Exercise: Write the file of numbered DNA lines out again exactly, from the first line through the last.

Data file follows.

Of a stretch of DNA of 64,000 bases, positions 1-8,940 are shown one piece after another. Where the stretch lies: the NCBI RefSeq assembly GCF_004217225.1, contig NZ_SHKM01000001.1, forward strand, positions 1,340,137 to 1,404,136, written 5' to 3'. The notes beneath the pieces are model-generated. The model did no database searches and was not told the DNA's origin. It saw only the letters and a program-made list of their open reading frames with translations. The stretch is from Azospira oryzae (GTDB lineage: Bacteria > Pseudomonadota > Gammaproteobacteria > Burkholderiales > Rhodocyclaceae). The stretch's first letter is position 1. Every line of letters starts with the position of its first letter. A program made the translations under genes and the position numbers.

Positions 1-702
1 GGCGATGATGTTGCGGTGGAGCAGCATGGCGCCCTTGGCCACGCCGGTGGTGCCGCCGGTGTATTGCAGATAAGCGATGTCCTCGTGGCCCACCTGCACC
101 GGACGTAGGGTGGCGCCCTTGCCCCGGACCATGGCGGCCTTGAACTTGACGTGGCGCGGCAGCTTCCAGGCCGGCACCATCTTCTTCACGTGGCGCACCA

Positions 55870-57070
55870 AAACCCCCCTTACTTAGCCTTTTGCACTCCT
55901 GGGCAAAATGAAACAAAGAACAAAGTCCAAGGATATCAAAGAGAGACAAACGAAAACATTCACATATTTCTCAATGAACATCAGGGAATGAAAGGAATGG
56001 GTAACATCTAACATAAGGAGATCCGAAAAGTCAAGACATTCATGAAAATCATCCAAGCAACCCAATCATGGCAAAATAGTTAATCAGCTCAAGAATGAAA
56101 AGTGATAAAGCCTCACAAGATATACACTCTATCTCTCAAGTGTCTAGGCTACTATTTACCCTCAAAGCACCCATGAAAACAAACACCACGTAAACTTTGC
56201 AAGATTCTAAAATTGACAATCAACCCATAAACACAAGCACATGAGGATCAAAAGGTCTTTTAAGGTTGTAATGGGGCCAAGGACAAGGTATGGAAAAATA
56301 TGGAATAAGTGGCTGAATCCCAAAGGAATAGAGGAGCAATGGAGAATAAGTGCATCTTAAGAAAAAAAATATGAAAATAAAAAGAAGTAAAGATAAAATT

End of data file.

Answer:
Of a stretch of DNA of 64,000 bases, positions 1-8,940 are shown one piece after another. Where the stretch lies: the NCBI RefSeq assembly GCF_004217225.1, contig NZ_SHKM01000001.1, forward strand, positions 1,340,137 to 1,404,136, written 5' to 3'. The notes beneath the pieces are model-generated. The model did no database searches and was not told the DNA's origin. It saw only the letters and a program-made list of their open reading frames with translations. The stretch is from Azospira oryzae (GTDB lineage: Bacteria > Pseudomonadota > Gammaproteobacteria > Burkholderiales > Rhodocyclaceae). The stretch's first letter is position 1. Every line of letters starts with the position of its first letter. A program made the translations under genes and the position numbers.

Positions 1-702
1 GGCGATGATGTTGCGGTGGAGCAGCATGGCGCCCTTGGCCACGCCGGTGGTGCCGCCGGTGTATTGCAGATAAGCGATGTCCTCGTGGCCCACCTGCACC
101 GGACGTAGGGTGGCGCCCTTGCCCCGGACCATGGCGGCCTTGAACTTGACGTGGCGCGGCAGCTTCCAGGCCGGCACCATCTTCTTCACGTGGCGCACCA

Positions 55870-57070
55870 AAACCCCCCTTACTTAGCCTTTTGCACTCCT
55901 GGGCAAAATGAAACAAAGAACAAAGTCCAAGGATATCAAAGAGAGACAAACGAAAACATTCACATATTTCTCAATGAACATCAGGGAATGAAAGGAATGG
56001 GTAACATCTAACATAAGGAGATCCGAAAAGTCAAGACATTCATGAAAATCATCCAAGCAACCCAATCATGGCAAAATAGTTAATCAGCTCAAGAATGAAA
56101 AGTGATAAAGCCTCACAAGATATACACTCTATCTCTCAAGTGTCTAGGCTACTATTTACCCTCAAAGCACCCATGAAAACAAACACCACGTAAACTTTGC
56201 AAGATTCTAAAATTGACAATCAACCCATAAACACAAGCACATGAGGATCAAAAGGTCTTTTAAGGTTGTAATGGGGCCAAGGACAAGGTATGGAAAAATA
56301 TGGAATAAGTGGCTGAATCCCAAAGGAATAGAGGAGCAATGGAGAATAAGTGCATCTTAAGAAAAAAAATATGAAAATAAAAAGAAGTAAAGATAAAATT